The days are getting darker and chillier and you may have plans to stay inside where it’s cosy. But getting out and about can boost your mood, plus frost and beautiful winter-flowering plants mean a walk can be magical this time of year.
The National Trust boasts some stunning gardens that are just as beautiful to explore in winter as they are in the spring and summer. So, pull on your walking boots, winter coat and gloves to visit these gardens.
1. Bodnant Garden, Conwy
Bodnant Garden showcases nearly 50 plants and includes a specifically designed winter garden, guaranteeing colour even during the winter season. But what really sets this garden apart is the backdrop of Snowdonia. The stunning national park, the largest in Wales, is worth exploring at any time of the year, but is well worth a visit when there’s frost or even snow on the ground.
2. Ham House and Garden, Richmond-upon-Thames
Ham House and Garden is a 17th century treasure trove that’s filled with history. In fact, you can join an online audio tour as your stroll around the paths, introducing you to the garden as well as telling you about its history, including the 400-year-old Kitchen Garden. This venue is also home to one of the National Trust’s Silent Spaces. These summerhouses are the perfect place to sit and enjoy the peacefulness of the garden.
3. Anglesey Abbey, Cambridge
Anglesey Abbey features a long, narrow winter garden that is specifically designed to look beautiful at this time of the year with plenty of colour and scent. The garden features many trees, including the Killarney Strawberry tree, which will display strawberry-like fruit in December and Himalayan Silver Birch, known for their dramatic white trunks.
4. Hardwick Hall, Chesterfield
Exploring Hardwick Hall is a must at any time of the year, but during winter the hall and gardens with mature trees can seem even more impressive than when everything is in full bloom. The garden’s high walls can help keep some of the chilly winds away while you stroll along the paths to find yew topiary, winter-flowering honeysuckle and much more. From January, you can also take in a winter garden talk on certain days.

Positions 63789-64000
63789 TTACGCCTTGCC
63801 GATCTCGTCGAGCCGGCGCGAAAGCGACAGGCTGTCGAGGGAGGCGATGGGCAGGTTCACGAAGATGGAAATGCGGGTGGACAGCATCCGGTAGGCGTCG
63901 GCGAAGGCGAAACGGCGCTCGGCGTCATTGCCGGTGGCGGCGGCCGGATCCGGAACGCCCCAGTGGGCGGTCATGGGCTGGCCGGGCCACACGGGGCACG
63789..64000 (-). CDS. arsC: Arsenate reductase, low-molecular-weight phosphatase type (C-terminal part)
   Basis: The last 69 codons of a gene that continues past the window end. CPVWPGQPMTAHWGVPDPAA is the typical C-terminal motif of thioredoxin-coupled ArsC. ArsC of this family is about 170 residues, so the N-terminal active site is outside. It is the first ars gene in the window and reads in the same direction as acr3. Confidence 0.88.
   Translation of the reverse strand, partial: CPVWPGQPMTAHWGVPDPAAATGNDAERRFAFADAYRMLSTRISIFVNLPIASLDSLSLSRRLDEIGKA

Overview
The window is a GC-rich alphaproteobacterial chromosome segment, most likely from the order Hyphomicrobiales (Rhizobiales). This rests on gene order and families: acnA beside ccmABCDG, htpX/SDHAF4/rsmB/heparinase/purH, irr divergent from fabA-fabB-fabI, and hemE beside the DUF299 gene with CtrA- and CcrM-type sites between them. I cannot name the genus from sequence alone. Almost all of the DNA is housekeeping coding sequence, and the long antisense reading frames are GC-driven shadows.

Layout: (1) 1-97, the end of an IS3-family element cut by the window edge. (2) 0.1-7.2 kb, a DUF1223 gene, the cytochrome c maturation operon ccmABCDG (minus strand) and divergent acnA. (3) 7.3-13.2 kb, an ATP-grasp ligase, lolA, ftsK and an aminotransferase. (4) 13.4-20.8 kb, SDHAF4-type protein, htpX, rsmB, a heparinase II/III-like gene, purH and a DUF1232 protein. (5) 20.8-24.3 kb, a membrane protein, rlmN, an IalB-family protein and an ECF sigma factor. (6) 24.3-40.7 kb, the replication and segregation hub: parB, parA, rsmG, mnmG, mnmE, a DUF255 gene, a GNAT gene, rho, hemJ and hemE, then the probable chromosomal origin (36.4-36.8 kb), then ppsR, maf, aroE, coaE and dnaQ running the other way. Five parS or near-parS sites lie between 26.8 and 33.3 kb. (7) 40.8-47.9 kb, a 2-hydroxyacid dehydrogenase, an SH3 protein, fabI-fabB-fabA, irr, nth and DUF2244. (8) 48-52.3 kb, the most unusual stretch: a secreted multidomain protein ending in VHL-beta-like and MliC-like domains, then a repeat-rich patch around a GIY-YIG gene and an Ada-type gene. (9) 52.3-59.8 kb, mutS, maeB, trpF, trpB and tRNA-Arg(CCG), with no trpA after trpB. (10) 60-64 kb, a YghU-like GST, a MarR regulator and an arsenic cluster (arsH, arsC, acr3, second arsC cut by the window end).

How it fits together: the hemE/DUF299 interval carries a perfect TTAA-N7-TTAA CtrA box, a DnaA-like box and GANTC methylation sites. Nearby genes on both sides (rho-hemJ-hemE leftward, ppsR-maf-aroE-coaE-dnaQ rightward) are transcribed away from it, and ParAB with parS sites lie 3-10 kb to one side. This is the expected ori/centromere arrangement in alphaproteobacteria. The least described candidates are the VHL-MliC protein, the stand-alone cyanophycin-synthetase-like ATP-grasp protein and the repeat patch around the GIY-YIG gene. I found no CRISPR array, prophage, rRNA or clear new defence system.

5. Dunham Massey, Cheshire
The Dunham Massey winter garden is the largest of its kind in the UK. Filled with winter flowers, striking silver birches and colourful berries, it’ll brighten up any winter day. At seven acres, there are plenty of paths to wander along. The garden officially opened in 2009 and aims to retain its historic woodland feel while still ensuring there are points of interest throughout winter.
6. Sissinghurst Castle, Cranbrook
When establishing the garden at Sissinghurst in the 1930s, the aim was to create an outdoor space that had something of interest throughout most of the year. As a result, it’s a great place to head to enjoy the colder season too. The woodland area is a great place to explore in winter. You can enjoy guided tours of the South Cottage, and the still standing tower is where famous author, Vita Sackville-West’s writing room was located.
7. Powis Castle, Welshpool
Explore 17th century terraces at Powis Castle, nestled between the picturesque Long Mountain and Breidden Hills. You can really appreciate the geometry and structure of the garden once summer ends. The formal Edwardian garden will take you on a path between 100-year-old apple trees and towering yew hedges. The medieval castle rising above the garden makes it even more impressive.
8. Buckland Abbey, Yelverton
If you’re looking for a walk that takes you through beautiful natural views, Buckland Abbey is ideal. The site boasts three marked paths that will take you through glorious woodland and alongside a river. Be sure to put on your wellies though, the routes can get muddy at this time of the year. The abbey gardens are worth walking around too, offering views across the valley and a glance of what gardens in the Tudor era may have looked like.
There are plenty of other National Trust gardens to take in this winter and you can find out more on the organisation’s website. Keep in mind that some gardens and heritage buildings operate reduced opening hours in the winter and may be affected by Covid-19 restrictions, so be sure to check first.